- Using seeds to grow plants relies on sexual propagation. Each seed gets its genetic information from both parents, so the plants may not be identical, and you can’t control what flowers sprout and grow.
Starting Dahlia Plants From Seeds
Starting dahlia seeds is a great way to grow many plants and don’t mind various flowers. If you live in cooler climates, you’ll want to start them indoors about six to eight weeks ahead of the last frost-free date for your area. Then you can transplant seedlings outside.
- Premoisten potting soil and use it to fill your containers or seed starting trays.
- A few inches apart, poke small holes in the mix with a dowel or pencil.
- Set one seed in each depression about ¼ inches (0,6 cm) down, and gently cover each seed with potting soil.
- Mist the containers or seed trays with a spray bottle and cover them with a clear zip-top storage bag or the tray’s clear plastic dome.
- Move the containers someplace warm, like on top of the refrigerator, or use a seed starting mat.
Caring For Your Newly Sprouted Seedlings
- Keep the potting soil damp without letting it become soggy or waterlogged.
- After the seeds germinate, remove the plastic coverings and move the containers where they can get full sun.
- Once the seedlings unfurl the first set of true leaves, their roots grow rapidly. After a couple of weeks, you’ll want to repot them into larger containers.
- Continue caring for your seedlings inside until you can safely move them outdoors.
Preparing Your Dahlia Seedlings for Transplanting
Before transplanting your seedlings outside, you need to acclimate them to outdoor conditions, so they don’t experience transplant shock due to the light and temperature differences. This is known as “hardening off”.
A week or ten days before you want to transplant the seedlings, start moving them outdoors to a sunny spot for periods. Each day gradually increase their time outside, bringing them indoors at night until it’s time to transplant.
Step-By-Step Guide to Planting Dahlias
When Can I Plant Dahlias Outside?
Your exact planting date will vary from others because it is based on your growing zone and the possible danger of frost. The recommended timing is when soil temperatures are at least 60°F (15 °C), and the threat of spring frost has passed. In most areas, the climate is suitable for planting from mid-April to early June.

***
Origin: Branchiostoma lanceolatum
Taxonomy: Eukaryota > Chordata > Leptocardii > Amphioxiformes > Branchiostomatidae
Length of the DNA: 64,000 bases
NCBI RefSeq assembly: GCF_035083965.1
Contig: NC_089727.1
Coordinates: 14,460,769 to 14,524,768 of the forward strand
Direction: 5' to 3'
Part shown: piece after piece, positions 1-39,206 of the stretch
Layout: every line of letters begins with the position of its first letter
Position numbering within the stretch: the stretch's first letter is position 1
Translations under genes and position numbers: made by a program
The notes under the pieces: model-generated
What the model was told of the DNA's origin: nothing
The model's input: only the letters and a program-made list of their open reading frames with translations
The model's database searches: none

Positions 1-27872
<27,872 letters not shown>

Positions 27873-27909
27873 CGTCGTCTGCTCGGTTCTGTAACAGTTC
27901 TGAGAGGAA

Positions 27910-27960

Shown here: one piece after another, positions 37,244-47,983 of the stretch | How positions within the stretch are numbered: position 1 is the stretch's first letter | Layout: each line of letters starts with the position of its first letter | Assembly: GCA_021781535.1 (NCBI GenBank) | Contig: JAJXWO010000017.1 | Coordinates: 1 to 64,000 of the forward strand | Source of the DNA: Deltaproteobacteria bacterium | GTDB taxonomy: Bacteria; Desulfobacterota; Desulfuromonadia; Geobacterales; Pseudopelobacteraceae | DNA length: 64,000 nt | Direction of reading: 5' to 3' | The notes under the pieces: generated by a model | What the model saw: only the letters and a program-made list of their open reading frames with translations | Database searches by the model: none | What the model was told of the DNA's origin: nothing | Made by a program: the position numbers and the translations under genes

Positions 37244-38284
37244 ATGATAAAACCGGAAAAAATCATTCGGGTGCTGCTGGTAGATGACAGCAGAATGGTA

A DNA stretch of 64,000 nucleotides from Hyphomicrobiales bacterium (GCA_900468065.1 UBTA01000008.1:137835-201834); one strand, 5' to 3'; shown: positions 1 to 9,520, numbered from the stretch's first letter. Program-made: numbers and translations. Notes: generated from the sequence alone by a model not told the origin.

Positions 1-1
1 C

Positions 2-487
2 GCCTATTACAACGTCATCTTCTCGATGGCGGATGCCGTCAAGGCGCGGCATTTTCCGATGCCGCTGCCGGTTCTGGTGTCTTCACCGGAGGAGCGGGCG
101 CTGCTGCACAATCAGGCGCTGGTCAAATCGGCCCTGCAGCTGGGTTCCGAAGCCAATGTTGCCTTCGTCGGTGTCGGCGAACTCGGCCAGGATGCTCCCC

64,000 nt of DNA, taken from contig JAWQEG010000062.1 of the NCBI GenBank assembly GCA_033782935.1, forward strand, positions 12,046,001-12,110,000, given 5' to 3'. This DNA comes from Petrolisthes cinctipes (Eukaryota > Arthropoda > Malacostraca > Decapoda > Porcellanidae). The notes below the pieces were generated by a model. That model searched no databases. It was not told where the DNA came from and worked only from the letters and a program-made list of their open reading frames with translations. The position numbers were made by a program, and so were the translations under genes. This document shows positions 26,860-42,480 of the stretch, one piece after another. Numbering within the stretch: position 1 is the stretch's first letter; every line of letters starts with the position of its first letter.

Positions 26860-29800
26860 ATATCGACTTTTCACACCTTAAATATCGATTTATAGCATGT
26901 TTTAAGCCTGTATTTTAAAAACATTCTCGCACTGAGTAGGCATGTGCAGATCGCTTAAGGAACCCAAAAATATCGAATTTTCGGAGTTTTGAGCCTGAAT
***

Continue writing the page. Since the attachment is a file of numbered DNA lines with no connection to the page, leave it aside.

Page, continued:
If you live in a warm climate, you may be tempted to plant earlier but try to wait until the soil temperatures are high enough. Dahlia tubers dislike cool, moist soil and may rot if planted too early.
Direct Sowing Dahlia Seeds
Direct sowing seeds is pretty straightforward. Unlike some flower or vegetable seeds, one doesn’t need to soak the seeds before planting. Sow seeds about ⅛ to ¼ inch (0,3-0,6 cm) deep with two seeds per 12 inches (30 cm) and 18 inches (45 cm) between rows. Gently pat the soil above the seeds to ensure good soil contact.
Once the first set of true leaves appears, thin plants to one every 12 inches (30 cm).
Do I Soak Tubers Before Planting?
Some gardeners like to soak their tubers before planting to help speed up sprouting, but there are mixed opinions on this practice. They need very little moisture to break their dormancy, so soil moisture should be enough. But if you soak them, don’t soak them any longer than an hour since they are prone to rot.
Ideal Plant Spacing and Planting Depth for Tubers and Seedlings
For most varieties, plant tubers and seedlings 12 inches (30 cm) apart with 18 inches (45 cm) between the rows.
- Plant tubers 4 to 6 inches (10-15 cm) below the soil surface with the eye facing upwards.
- Plant seedlings so the top of the potting soil is even with the ground.
It may seem like your plants will be spaced too far apart, but as they grow and mature, the space does fill in considerably. The 12 inches (30 cm) spacing between plants gives plenty of room for flower and foliage growth and lets air circulate through the plants. When airflow is constricted because plants are too close, you’ll have more pest and disease problems.
Caring for Dahlias
Watering Correctly to Prevent Rot
As dahlias have a fleshy tuber underground, they need to be watered differently than most plants to avoid rot. When you plant tubers, you can hold off watering until the first set of true leaves form—there’s typically enough soil moisture to sustain growth. Once the leaves form, water the ground around the base of the plants deeply but infrequently to keep the soil damp without being soggy.
Fertilizing Your Plants for Healthy Growth
About a month after planting, start feeding your dahlias every four weeks with a water-soluble high-quality low-nitrogen fertilizer. Or fertilize every two weeks at half the strength recommended on the product label.
You want to avoid too much nitrogen since it encourages foliage growth and fewer blooms. Using a fertilizer higher in phosphorus and potassium will strengthen tuber growth while promoting bigger blooms.
Avoid Mulching Around Plants
Unlike many other bedding ornamentals, this is one time when you should avoid mulching around the base of your plants. In many cases, mulch attracts problems like snails and slugs, and dahlias prefer the sun directly on the soil above their roots.